Cambodia and Vietnam will write a joint letter to the Lao and Thai governments urging that construction of the Xayaburi dam, in northern Laos, be halted, a spokesman for the government’s Mekong committee said yesterday.
Minister of Water Resources Lim Kean Hor met with Vietnam’s Minister of Natural Resources and Environment, Nguyen Minh Quang on Tuesday after claims last week that construction of the hydro-electric dam on the Lower Mekong River had escalated.
“They discussed two issues,” said Te Navuth, secretary-general of the Cambodian National Mekong Committee.
“One is to proceed with the drafting of a letter … to both Thailand and Laos.”
“We will ask our Lao counterpart to halt any construction of the dam until the study is finished,” he said, adding he expected the letter to be drafted by the end of the month.
Cambodia, Laos, Thailand and Vietnam – the four Mekong River Commission states – agreed in December that further studies on the environmental effects of the 1,260-megawatt project were needed before construction could begin.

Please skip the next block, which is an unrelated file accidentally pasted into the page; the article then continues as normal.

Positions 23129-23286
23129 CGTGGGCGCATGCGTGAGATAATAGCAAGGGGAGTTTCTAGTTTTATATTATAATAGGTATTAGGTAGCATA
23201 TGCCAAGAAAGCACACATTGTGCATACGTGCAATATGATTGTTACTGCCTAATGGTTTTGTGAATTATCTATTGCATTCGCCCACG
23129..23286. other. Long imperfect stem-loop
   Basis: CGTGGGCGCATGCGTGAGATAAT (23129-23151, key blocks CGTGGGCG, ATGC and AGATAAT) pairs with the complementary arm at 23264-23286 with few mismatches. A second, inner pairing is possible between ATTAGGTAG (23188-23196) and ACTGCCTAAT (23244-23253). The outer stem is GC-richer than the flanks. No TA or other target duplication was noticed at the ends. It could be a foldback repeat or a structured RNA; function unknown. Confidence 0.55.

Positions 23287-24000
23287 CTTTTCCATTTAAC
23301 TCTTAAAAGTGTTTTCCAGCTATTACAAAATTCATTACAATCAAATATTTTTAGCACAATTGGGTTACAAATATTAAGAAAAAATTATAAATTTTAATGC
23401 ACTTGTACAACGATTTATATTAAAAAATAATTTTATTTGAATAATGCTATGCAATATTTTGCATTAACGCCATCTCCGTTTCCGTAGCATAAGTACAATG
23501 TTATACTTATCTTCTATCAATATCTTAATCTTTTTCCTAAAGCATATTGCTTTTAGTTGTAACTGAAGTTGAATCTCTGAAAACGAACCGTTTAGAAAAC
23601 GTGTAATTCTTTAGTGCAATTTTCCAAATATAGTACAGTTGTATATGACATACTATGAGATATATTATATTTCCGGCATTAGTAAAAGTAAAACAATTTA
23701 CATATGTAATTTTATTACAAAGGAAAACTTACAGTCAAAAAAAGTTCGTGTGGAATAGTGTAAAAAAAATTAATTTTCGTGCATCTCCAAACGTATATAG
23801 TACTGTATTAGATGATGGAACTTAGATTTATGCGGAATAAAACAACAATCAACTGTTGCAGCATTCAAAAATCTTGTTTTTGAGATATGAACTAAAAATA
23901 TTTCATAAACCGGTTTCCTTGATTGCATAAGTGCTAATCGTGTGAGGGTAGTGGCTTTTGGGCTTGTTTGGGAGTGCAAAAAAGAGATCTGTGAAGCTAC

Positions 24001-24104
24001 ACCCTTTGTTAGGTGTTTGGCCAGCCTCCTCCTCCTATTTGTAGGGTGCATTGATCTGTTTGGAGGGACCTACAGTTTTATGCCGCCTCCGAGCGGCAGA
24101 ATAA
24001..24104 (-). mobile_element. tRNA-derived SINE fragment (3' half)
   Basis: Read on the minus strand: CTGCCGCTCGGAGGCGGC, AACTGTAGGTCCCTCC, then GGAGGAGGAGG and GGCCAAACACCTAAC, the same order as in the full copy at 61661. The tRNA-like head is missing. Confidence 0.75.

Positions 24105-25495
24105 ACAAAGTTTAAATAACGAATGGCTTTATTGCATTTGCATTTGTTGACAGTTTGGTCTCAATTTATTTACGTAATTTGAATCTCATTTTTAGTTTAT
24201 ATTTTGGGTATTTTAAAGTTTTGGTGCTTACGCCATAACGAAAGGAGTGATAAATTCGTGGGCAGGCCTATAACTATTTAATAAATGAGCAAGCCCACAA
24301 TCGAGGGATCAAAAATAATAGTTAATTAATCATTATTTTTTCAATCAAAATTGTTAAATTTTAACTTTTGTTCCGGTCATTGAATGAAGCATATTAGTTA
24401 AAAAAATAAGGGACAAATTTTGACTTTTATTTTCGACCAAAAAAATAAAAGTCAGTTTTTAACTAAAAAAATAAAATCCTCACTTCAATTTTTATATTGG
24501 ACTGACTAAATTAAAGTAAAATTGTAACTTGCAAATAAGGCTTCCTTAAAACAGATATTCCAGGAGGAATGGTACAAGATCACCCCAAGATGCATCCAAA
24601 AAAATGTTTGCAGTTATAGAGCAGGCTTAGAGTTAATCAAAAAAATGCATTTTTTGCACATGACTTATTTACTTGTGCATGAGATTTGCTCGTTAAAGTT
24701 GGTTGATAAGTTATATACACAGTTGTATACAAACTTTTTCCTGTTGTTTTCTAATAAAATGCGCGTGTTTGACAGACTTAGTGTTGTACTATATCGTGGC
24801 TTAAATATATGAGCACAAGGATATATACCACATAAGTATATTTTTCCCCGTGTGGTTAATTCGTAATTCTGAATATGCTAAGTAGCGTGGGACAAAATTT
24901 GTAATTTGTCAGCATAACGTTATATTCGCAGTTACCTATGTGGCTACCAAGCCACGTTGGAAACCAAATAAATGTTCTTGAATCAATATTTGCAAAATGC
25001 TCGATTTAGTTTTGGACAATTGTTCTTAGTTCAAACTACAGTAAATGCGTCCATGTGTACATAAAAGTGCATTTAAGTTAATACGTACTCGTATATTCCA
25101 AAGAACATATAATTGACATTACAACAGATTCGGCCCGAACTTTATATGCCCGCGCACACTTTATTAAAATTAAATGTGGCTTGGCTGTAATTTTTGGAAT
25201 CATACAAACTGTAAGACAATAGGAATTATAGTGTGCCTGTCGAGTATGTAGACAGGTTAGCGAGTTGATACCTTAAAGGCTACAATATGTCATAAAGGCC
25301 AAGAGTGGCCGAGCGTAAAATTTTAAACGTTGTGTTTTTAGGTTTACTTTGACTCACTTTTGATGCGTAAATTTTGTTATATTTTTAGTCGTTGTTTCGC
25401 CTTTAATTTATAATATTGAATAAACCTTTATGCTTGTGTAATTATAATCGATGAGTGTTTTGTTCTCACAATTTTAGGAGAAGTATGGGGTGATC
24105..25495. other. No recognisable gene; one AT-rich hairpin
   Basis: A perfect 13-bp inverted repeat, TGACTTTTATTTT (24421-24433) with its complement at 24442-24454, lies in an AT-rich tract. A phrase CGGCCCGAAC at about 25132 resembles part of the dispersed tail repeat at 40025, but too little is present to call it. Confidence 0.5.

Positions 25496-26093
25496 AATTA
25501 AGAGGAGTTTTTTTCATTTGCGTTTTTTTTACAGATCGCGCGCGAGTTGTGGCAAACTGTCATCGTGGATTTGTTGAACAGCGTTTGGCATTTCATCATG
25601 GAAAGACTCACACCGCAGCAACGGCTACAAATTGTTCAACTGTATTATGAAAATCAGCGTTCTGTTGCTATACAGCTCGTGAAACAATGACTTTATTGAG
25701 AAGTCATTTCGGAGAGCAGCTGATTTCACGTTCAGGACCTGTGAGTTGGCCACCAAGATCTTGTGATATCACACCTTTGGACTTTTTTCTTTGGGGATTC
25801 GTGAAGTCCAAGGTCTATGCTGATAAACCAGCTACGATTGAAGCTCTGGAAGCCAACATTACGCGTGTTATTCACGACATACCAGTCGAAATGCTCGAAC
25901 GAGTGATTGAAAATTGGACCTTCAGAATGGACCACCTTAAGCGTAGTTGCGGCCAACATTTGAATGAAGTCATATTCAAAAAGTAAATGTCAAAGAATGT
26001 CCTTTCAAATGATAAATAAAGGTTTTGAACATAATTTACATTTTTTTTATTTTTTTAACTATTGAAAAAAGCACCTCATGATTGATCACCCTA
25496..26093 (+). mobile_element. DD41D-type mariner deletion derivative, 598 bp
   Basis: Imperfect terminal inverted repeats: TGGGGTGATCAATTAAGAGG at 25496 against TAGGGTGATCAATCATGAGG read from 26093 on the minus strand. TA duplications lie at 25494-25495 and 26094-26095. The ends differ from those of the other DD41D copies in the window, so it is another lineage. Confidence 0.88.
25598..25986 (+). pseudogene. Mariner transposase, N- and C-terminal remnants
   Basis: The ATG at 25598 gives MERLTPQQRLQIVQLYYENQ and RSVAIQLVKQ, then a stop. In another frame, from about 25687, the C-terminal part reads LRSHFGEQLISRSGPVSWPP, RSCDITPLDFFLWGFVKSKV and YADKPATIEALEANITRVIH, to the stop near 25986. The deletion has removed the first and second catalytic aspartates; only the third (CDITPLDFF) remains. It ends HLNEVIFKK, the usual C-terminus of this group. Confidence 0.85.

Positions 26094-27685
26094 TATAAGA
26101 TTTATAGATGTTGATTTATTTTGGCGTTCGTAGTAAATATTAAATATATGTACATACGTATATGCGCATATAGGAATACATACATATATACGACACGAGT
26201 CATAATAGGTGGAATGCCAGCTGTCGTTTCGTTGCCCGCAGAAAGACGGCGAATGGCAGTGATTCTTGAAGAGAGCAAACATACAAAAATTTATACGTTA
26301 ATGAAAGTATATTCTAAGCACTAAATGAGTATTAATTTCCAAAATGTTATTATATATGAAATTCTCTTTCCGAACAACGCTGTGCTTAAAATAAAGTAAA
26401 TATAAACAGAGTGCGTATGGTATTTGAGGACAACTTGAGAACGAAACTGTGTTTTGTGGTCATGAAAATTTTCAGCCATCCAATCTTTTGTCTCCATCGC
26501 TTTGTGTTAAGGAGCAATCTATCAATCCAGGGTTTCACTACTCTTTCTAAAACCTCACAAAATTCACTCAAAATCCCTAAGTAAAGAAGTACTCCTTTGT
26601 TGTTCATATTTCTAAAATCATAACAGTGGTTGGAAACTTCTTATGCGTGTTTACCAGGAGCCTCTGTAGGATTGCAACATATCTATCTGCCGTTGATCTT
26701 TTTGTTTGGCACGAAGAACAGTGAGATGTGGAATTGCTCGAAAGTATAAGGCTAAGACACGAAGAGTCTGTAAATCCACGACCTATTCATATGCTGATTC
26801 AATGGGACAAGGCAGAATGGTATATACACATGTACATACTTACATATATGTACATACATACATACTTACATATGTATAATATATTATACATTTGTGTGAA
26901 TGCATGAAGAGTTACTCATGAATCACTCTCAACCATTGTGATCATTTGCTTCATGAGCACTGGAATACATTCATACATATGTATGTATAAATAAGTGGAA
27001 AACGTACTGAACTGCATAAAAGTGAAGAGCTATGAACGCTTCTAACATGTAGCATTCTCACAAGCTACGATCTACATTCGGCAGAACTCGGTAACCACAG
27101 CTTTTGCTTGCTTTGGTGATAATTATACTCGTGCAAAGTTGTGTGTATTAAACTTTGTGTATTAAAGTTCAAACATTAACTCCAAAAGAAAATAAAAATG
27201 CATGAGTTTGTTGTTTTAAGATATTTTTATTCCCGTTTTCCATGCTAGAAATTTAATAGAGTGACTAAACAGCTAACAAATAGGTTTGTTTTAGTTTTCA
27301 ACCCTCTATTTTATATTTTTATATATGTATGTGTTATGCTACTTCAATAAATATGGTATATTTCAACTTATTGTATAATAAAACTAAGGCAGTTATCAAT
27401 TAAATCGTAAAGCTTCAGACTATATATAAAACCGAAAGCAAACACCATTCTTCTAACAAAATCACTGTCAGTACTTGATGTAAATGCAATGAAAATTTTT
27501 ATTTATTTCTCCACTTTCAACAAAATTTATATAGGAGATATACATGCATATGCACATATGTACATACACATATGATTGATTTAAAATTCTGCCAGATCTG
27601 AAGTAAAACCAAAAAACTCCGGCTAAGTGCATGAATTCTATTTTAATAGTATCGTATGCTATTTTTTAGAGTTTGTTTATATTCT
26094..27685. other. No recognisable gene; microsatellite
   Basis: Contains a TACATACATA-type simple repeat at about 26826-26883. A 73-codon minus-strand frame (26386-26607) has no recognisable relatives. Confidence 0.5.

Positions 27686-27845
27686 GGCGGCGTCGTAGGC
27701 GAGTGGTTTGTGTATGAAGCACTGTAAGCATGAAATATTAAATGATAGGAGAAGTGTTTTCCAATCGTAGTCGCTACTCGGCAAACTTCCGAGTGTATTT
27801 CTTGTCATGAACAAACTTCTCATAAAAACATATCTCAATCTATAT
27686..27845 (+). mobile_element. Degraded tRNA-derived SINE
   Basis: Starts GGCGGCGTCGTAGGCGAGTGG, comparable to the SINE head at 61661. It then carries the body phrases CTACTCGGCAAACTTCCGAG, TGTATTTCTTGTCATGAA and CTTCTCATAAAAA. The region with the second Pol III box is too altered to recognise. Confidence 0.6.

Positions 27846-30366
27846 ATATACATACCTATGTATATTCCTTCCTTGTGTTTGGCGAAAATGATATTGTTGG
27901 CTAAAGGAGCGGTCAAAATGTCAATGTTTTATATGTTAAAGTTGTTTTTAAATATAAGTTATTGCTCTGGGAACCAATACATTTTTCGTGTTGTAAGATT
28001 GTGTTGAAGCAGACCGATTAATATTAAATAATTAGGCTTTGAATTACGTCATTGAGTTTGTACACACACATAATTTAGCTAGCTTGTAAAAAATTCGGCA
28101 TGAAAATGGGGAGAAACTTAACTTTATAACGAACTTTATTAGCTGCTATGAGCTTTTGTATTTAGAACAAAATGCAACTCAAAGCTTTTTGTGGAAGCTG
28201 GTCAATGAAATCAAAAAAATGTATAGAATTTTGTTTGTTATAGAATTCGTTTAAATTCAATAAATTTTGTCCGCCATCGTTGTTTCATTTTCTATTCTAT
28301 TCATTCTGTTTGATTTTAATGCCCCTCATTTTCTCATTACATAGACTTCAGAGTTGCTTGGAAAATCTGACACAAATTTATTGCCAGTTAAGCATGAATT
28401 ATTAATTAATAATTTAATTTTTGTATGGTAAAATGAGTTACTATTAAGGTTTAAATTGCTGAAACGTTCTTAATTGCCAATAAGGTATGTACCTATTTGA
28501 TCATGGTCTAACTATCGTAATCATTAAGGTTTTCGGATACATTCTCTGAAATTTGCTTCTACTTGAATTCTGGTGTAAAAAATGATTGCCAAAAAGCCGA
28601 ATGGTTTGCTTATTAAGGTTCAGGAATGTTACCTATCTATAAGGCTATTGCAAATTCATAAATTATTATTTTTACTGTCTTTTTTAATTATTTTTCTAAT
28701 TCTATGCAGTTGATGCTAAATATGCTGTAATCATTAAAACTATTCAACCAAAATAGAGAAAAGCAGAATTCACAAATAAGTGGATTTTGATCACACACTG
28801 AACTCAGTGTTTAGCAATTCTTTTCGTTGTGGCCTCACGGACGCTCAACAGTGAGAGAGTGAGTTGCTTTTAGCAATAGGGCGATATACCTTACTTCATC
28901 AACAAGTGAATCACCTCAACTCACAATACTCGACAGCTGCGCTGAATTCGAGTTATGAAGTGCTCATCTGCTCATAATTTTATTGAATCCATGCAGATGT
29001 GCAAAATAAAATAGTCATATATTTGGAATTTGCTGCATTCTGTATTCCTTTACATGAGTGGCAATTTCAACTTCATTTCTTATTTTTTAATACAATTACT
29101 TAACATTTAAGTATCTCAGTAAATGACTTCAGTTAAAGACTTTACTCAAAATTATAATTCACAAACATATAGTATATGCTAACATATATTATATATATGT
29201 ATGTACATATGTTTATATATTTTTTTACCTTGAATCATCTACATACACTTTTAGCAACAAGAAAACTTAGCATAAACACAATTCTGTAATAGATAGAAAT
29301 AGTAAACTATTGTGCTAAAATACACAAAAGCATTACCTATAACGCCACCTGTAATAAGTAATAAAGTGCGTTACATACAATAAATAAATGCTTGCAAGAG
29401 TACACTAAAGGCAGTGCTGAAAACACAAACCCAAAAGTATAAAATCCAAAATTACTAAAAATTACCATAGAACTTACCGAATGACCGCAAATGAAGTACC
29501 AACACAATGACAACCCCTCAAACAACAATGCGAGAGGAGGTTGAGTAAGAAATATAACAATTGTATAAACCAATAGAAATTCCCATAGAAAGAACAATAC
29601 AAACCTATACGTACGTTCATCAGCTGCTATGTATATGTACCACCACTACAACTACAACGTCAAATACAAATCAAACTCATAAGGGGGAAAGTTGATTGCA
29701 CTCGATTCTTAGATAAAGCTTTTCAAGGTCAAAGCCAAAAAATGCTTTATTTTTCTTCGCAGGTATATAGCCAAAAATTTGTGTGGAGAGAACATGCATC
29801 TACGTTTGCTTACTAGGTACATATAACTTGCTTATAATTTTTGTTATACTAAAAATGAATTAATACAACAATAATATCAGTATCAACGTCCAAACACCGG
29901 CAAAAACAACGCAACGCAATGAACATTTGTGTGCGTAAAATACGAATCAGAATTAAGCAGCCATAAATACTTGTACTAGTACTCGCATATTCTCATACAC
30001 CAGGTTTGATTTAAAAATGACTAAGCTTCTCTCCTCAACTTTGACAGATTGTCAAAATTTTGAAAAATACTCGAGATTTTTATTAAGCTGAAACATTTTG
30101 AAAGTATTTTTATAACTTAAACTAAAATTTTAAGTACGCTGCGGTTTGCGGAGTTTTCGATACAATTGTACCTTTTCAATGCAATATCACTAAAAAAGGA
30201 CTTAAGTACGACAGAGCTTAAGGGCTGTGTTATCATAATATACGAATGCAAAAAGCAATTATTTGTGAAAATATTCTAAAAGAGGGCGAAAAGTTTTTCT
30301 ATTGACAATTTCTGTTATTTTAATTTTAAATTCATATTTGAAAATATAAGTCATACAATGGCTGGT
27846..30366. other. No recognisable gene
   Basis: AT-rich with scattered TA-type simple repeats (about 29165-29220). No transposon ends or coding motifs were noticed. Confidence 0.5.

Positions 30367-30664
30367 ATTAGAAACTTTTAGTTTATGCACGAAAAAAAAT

Laos has since announced that a study it commissioned proved the dam would have no negative effects on communities downstream.
The environmental groups WWF and International Rivers have said this study was not comprehensive.
Te Navuth said the two ministers had also signed a memorandum of understanding to support a proposed study by Vietnam on the Mekong Delta.
“It is the platform for co-operation between Cambodia and Vietnam to understand the impact caused by any development upstream,” he said.
Mystery has surrounded the project since Thai development firm Ch. Karnchang announced on April 17 it had signed a contract to begin construction.
Ame Trandem, Southeast Asia program director of International Rivers, told the Post last weeka village was being relocated to make way for construction.
Under a 1995 agreement, a country must consult MRC members before proceeding with such construction.
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